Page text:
Skip main navigation

Challenges of TIVA in Emergency Surgery

Is TIVA too troublesome to use in emergency surgery? To safely deliver TIVA we must first explore the challenges of these scenarios.

Emergency Surgery

  • Rapid Sequence Induction (RSI), or a modified version of it, is frequently used to intubate the trachea in emergency situations
  • Generally, it includes
    • Denitrogenation by pulmonary pre-oxygenation
    • Administering a pre-determined dose of rapidly acting anaesthesia induction agent followed immediately by the administration of a fast-acting muscle relaxant
      • Thiopentone was traditionally the induction of agent of choice due to its reliable and rapid clinical effect
      • Propofol in recent years has gained popularity due to familiarity
      • The time to peak effect of propofol is longer than thiopentone (approximately twice as long)
    • Application of cricoid pressure (Sellick’s manoeuvre)
      • The usefulness of cricoid pressure is controversial and the evidence base is weak
  • Nature of pathology that requires emergency surgery
    • Trauma
    • Postoperative complications or unwell surgical patients
    • Critically ill medical patients with hypoxaemia
  • Challenges of emergency surgery
    • Pulmonary aspiration as a result of inadequate or unreliable fasting (full stomach)
      • Traditional teaching dictates that all emergency, trauma and obstetric patients are presumed to have a full stomach
      • Increasing use of preoperative gastric ultrasound can select those at high risk from this population
      • Rapid administration of propofol and muscle relaxant goes against the concept of slow titration to the clinical effect that has prevailed in the teachings of the previous weeks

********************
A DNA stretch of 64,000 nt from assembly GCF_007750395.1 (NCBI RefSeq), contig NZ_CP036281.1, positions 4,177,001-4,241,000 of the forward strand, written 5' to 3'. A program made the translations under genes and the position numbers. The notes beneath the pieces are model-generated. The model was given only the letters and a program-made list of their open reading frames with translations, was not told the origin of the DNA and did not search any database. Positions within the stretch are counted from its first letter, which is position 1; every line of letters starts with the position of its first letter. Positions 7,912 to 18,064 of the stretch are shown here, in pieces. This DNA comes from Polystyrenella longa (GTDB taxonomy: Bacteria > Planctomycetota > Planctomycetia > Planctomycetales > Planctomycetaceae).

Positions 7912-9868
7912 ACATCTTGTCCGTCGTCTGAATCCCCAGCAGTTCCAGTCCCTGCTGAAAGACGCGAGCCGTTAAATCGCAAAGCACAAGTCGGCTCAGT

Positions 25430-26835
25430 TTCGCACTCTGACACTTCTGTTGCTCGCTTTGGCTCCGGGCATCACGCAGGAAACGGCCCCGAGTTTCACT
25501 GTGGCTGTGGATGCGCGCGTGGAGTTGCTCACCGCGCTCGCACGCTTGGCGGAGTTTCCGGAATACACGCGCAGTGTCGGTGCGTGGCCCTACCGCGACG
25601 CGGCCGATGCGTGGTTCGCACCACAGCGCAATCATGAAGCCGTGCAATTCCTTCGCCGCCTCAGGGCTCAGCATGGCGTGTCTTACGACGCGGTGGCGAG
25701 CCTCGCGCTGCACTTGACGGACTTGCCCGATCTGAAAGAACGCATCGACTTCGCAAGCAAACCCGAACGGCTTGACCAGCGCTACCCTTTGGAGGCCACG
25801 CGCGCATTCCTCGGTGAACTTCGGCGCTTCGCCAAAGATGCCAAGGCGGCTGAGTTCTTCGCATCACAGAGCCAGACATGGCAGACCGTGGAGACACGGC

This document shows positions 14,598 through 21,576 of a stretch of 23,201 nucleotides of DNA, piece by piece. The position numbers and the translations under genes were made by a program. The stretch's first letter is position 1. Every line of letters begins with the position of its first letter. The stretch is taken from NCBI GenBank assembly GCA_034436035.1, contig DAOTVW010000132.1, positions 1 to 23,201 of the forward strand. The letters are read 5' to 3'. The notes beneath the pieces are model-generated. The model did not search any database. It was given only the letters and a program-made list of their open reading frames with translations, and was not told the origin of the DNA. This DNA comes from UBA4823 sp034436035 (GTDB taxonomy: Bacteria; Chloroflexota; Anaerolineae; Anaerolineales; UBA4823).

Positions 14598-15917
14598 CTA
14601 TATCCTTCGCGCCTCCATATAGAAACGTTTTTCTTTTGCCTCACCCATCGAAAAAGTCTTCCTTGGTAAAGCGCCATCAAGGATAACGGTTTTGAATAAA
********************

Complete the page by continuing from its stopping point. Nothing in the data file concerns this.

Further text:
• Deranged physiology
    • Increased bleeding risk
      • Blood loss during surgery in particular emergency operations is common
      • Propofol has a very large volume of distribution
      • Therefore even large blood loss will have little effect on plasma concentrations
        • TCI and manual infusion do not need adjustment
      • Increased pharmacodynamic sensitivity of anaesthetic drugs is with hypovolemia
      • Reduction in organ blood flow (particularly hepatic) will reduce propofol clearance and may increase blood concentrations.
        • The same phenomenon was observed in hepatobiliary surgery with the Pringle manoeuvre (hepatic vascular clamps)
  • pEEG monitoring during major emergency/ elective surgery with any anaesthetic technique allows us to titrate
  • Ketamine is useful as a propofol sparing adjunct
Caution is required in patients with haemodynamic compromise. TCI in emergencies is not for novices and we need to develop these skills in normal, healthy patients first.
This article is from the free online

Introduction to Using Total Intravenous Anaesthesia (TIVA)

Created by
FutureLearn - Learning For Life

Reach your personal and professional goals

Unlock access to hundreds of expert online courses and degrees from top universities and educators to gain accredited qualifications and professional CV-building certificates.

Join over 18 million learners to launch, switch or build upon your career, all at your own pace, across a wide range of topic areas.

Start Learning now